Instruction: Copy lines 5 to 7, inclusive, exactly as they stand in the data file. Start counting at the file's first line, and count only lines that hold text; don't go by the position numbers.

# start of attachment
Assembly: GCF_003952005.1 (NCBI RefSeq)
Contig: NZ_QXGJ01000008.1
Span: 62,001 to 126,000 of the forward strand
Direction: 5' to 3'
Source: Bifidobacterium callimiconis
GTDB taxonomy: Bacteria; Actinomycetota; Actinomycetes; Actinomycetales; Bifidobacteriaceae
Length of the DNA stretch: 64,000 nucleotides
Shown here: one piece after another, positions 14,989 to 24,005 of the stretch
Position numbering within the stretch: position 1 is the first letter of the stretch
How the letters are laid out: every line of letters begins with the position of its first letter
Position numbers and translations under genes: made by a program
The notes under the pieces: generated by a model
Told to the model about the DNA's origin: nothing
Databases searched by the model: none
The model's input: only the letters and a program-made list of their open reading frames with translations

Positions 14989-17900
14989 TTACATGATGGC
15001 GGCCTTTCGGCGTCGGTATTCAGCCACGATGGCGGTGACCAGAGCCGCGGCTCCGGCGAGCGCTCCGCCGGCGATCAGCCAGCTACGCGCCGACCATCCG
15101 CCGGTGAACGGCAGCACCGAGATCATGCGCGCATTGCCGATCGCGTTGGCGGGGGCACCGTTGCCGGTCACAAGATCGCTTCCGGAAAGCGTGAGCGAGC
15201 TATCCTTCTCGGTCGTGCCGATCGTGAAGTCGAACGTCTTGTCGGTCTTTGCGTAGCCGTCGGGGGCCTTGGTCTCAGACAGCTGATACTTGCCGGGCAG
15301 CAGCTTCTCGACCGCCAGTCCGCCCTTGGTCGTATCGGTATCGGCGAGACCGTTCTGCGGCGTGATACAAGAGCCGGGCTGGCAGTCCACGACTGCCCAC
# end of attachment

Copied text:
Source: Bifidobacterium callimiconis
GTDB taxonomy: Bacteria; Actinomycetota; Actinomycetes; Actinomycetales; Bifidobacteriaceae
Length of the DNA stretch: 64,000 nucleotides